Tuesday, September 21, 2010

Piggy Resort and Spa in Pennsylvania

Many vacationers may have stayed at a Hampton Inn and Suites before, but I’m sure they’ve never been afforded the royal treatment as many pet swine have had while staying at Ross Mill Farm Piggy Resort and Spa. This specialty “Ham-ton Hotel” sports spa facilities equivalent to the most luxurious of those created for humans. The guests, however, are all pigs—yes, real porkers—pot-bellied pigs that don’t put up a stink at this place.

Not only does Ross Mill Farm Piggy Resort and Spa cater to the spoiled swine pet, who may be staying while his or her owner is on vacation, but this farm, located outside of Doylestown, PA, also serves as a transitional home between homelessness and acquiring a regular, long-term home with caring and informed human companions. For instance, Ross Mill’s owners, Susan and Richard Magidson, together with the organization, Pig Placement Network, offer assistance to people looking to re-home their pigs or adopt a pet pig. In addition, they supply educational information to adoptees to better serve their new porcine partners. PPN and Ross Mill Farm even help people deal with problem porcine situations in order to facilitate the pig’s staying in his or her home. For people interested in becoming a companion person for a new adult or young pig, Susan assists with easing both the human and the pig into a compatible and loving relationship.

Susan says about PPN and Ross Mill’s role in helping those wanting a pet pig, “Sometimes a person will want to adopt a pig but has no idea that pigs need to be able to play and run outdoors. Pet pigs are mostly indoor pets and use a litter box as cats do. They need careful feeding and wise snacking. Fattening goodies are unwise choices because pigs gain weight so quickly, so adopters need to know to feed a low-calorie pot-belly pig feed soaked with plenty of water. And, of course, people need to check their zoning laws and have access to good veterinary care—all before taking a pig home.” Susan says, “I try to help people with any and all problems because we want the adoption process to go as seamlessly as possible-- we want the person to feel comfortable and somewhat expert in pig care so that the pig doesn’t end up in an adoptive situation again.”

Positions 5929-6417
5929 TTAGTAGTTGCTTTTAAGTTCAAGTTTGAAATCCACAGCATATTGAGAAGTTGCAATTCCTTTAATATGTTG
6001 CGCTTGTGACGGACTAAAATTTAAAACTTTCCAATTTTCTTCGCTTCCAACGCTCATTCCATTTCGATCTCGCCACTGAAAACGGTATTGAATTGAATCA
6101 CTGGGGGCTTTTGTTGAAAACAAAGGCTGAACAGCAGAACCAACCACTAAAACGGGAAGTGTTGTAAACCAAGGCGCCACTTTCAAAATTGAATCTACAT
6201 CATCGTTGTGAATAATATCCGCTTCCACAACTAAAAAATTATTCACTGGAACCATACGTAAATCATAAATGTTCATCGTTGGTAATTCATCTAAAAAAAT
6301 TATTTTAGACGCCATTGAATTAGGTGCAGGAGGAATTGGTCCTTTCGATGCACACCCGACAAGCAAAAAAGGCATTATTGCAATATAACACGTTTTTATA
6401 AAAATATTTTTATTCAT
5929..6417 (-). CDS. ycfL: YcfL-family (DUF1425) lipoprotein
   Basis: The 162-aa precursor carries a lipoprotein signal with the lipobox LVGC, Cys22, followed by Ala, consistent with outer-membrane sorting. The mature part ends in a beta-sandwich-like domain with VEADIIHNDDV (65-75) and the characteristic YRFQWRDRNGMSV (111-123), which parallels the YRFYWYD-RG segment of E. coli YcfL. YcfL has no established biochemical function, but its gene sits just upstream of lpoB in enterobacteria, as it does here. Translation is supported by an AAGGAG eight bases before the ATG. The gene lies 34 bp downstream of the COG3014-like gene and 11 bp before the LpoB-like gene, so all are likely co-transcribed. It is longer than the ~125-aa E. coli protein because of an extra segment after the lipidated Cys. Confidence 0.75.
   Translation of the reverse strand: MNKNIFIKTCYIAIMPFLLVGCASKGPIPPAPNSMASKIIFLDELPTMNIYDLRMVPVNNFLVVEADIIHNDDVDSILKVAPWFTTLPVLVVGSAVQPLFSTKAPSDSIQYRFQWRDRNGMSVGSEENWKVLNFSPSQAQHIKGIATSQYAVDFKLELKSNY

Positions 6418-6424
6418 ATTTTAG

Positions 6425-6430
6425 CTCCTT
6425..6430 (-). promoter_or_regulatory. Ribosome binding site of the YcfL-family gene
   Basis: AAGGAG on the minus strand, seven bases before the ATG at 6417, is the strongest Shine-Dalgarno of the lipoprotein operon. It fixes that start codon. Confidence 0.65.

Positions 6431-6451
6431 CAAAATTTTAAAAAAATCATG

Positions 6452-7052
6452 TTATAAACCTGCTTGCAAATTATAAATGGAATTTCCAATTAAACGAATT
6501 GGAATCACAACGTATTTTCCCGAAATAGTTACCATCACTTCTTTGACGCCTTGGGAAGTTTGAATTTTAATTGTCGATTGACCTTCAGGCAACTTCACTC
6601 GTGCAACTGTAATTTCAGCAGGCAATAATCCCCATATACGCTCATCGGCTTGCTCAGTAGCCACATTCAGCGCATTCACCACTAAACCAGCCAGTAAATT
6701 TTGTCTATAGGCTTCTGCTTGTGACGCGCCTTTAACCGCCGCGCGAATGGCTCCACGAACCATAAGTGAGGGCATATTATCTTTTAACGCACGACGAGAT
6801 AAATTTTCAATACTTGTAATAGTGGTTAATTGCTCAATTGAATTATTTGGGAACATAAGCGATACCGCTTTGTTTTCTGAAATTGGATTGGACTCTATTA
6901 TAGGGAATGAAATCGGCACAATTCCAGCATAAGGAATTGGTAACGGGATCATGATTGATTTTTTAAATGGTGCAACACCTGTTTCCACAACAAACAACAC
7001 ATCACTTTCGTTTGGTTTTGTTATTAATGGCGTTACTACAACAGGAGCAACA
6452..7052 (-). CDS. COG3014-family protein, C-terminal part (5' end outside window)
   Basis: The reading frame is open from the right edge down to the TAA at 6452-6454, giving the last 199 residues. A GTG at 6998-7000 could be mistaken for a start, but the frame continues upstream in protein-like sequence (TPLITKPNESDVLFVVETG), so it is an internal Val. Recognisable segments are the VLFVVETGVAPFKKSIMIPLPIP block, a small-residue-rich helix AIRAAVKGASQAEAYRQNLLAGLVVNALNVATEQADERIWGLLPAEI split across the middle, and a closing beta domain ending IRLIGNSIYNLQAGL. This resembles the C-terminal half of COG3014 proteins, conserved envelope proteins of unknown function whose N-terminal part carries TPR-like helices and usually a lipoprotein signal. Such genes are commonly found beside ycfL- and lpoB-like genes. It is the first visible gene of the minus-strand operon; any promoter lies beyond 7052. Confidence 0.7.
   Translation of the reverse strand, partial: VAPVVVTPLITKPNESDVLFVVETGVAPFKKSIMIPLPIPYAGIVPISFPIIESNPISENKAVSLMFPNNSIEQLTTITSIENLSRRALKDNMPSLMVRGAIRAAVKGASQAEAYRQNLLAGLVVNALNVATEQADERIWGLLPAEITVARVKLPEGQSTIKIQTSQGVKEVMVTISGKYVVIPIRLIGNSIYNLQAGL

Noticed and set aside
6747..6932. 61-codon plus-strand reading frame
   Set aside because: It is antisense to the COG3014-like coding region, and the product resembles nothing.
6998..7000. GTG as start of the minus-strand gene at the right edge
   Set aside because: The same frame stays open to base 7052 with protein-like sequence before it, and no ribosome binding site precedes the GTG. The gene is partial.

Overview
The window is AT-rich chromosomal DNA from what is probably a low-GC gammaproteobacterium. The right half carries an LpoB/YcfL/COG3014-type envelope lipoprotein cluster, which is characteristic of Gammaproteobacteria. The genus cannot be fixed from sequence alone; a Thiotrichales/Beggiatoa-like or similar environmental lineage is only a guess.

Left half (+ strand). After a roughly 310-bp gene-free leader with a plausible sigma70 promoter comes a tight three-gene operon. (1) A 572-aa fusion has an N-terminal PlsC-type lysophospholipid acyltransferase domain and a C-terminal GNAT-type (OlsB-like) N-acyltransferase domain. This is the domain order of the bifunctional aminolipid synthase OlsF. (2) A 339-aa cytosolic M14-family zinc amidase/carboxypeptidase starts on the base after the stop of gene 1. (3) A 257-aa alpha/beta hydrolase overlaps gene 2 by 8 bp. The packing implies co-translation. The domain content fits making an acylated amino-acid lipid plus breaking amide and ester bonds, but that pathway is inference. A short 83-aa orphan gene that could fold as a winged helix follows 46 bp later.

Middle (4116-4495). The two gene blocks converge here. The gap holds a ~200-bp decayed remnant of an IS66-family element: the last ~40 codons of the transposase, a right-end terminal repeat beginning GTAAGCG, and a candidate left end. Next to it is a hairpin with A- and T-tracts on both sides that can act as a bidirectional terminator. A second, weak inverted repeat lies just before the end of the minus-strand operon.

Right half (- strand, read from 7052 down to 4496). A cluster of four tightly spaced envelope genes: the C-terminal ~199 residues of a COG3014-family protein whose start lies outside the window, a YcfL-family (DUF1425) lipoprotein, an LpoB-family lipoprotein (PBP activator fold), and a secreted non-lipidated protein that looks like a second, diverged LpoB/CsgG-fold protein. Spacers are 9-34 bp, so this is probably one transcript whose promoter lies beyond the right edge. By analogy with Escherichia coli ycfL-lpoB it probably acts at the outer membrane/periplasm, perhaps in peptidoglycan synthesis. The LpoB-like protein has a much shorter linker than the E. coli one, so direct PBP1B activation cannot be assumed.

A trip to the Magidsons’ “Ham-ton Hotel” is inspiring. Outside the main lodging runs the main street-path separating the rows of single-dwelling pig homes and properties. Some swiners at Ross Mill prefer outdoor living; they’re more the camping type, but their facilities are no less attractive than those residing in the complex’s main inn. In the newly built lodge, rows upon rows of pig rooms line the perimeter of this “hotel for hogs.” Eighty of the 150 pigs housed on the property belong to Pig Placement Network and have come there after being rescued. Most all of them find themselves in a re-homing situation that, until they find that ideal human who finds them irresistible, pampers them with respect, friendship, and love.

Any visitor interested in meeting a prospective adoptee will find themselves in an atmosphere where pigs come first. From her office in the lodge, Susan networks with people needing assistance adopting or re-homing a pig. Young pigs play and sleep at her feet as Susan works, and outside her office, a few pigs walk the aisles exploring and meeting others of their own kind. Occasionally, one hears snorting and squeals from two pigs arguing over the same blanket, but in a building that houses up to 70 pigs, this is a rare event. More often one only hears quiet and an occasional contented grunt muffled beneath a quilt.

Withinbn the lodge, pet pigs visiting Ross Mill Farm Piggy Resort and Spa have use of a veterinary treatment room for minor surgeries and hoof trims. Another room is the Piggy Spa where vacationing swiners enjoy scented baths, ear and eye cleansing, and even whole body massages. No luxury accommodations are too good for Ross Mill pig guests.

Ross Mill Farm Piggy Resort and Spa is in the business, not of rescuing pigs, but of re-homing pigs, vacationing pigs, dieting over-weight pigs, and providing pig-sitting services. Susan’s and Richard’s goals emphasize educating prospective pig owners in the quirks and needs of caring for a pot-belly pig so that the animal becomes appreciated and never has to be surrendered to a rescue.

Ross Mill Farm and Pig Placement Network gladly receive donations as well as supplies like blankets, dishes, soaps, cleansers, Clorox, shovels, rakes, and a supply of carrots and grapes. Check out both websites: http://www.rossmillfarm.com/ for a pictorial farm tour and http://www.pigplacementnetwork.com/.

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